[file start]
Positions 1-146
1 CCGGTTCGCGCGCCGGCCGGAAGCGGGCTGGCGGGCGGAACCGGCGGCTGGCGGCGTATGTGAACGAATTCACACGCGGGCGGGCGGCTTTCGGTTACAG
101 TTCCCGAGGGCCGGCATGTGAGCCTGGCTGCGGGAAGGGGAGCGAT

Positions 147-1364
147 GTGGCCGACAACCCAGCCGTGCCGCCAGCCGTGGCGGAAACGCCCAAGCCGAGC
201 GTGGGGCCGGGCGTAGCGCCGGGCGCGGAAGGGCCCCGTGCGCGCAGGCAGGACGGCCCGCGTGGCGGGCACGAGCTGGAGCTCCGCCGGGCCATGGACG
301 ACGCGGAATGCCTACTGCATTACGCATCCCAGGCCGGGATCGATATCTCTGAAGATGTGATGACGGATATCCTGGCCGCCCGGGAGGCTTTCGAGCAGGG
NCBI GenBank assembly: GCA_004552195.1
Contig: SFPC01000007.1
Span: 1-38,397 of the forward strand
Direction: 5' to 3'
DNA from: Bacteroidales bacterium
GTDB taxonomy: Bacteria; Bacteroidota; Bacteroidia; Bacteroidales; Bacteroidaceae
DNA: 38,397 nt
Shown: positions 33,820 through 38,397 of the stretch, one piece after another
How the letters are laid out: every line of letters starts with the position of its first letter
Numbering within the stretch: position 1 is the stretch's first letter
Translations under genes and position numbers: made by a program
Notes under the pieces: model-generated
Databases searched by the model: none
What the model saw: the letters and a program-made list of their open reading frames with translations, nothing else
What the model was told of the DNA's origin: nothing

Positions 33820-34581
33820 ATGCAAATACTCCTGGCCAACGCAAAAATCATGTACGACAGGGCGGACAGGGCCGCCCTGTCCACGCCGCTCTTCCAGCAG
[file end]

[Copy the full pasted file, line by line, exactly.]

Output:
Positions 1-146
1 CCGGTTCGCGCGCCGGCCGGAAGCGGGCTGGCGGGCGGAACCGGCGGCTGGCGGCGTATGTGAACGAATTCACACGCGGGCGGGCGGCTTTCGGTTACAG
101 TTCCCGAGGGCCGGCATGTGAGCCTGGCTGCGGGAAGGGGAGCGAT

Positions 147-1364
147 GTGGCCGACAACCCAGCCGTGCCGCCAGCCGTGGCGGAAACGCCCAAGCCGAGC
201 GTGGGGCCGGGCGTAGCGCCGGGCGCGGAAGGGCCCCGTGCGCGCAGGCAGGACGGCCCGCGTGGCGGGCACGAGCTGGAGCTCCGCCGGGCCATGGACG
301 ACGCGGAATGCCTACTGCATTACGCATCCCAGGCCGGGATCGATATCTCTGAAGATGTGATGACGGATATCCTGGCCGCCCGGGAGGCTTTCGAGCAGGG
NCBI GenBank assembly: GCA_004552195.1
Contig: SFPC01000007.1
Span: 1-38,397 of the forward strand
Direction: 5' to 3'
DNA from: Bacteroidales bacterium
GTDB taxonomy: Bacteria; Bacteroidota; Bacteroidia; Bacteroidales; Bacteroidaceae
DNA: 38,397 nt
Shown: positions 33,820 through 38,397 of the stretch, one piece after another
How the letters are laid out: every line of letters starts with the position of its first letter
Numbering within the stretch: position 1 is the stretch's first letter
Translations under genes and position numbers: made by a program
Notes under the pieces: model-generated
Databases searched by the model: none
What the model saw: the letters and a program-made list of their open reading frames with translations, nothing else
What the model was told of the DNA's origin: nothing

Positions 33820-34581
33820 ATGCAAATACTCCTGGCCAACGCAAAAATCATGTACGACAGGGCGGACAGGGCCGCCCTGTCCACGCCGCTCTTCCAGCAG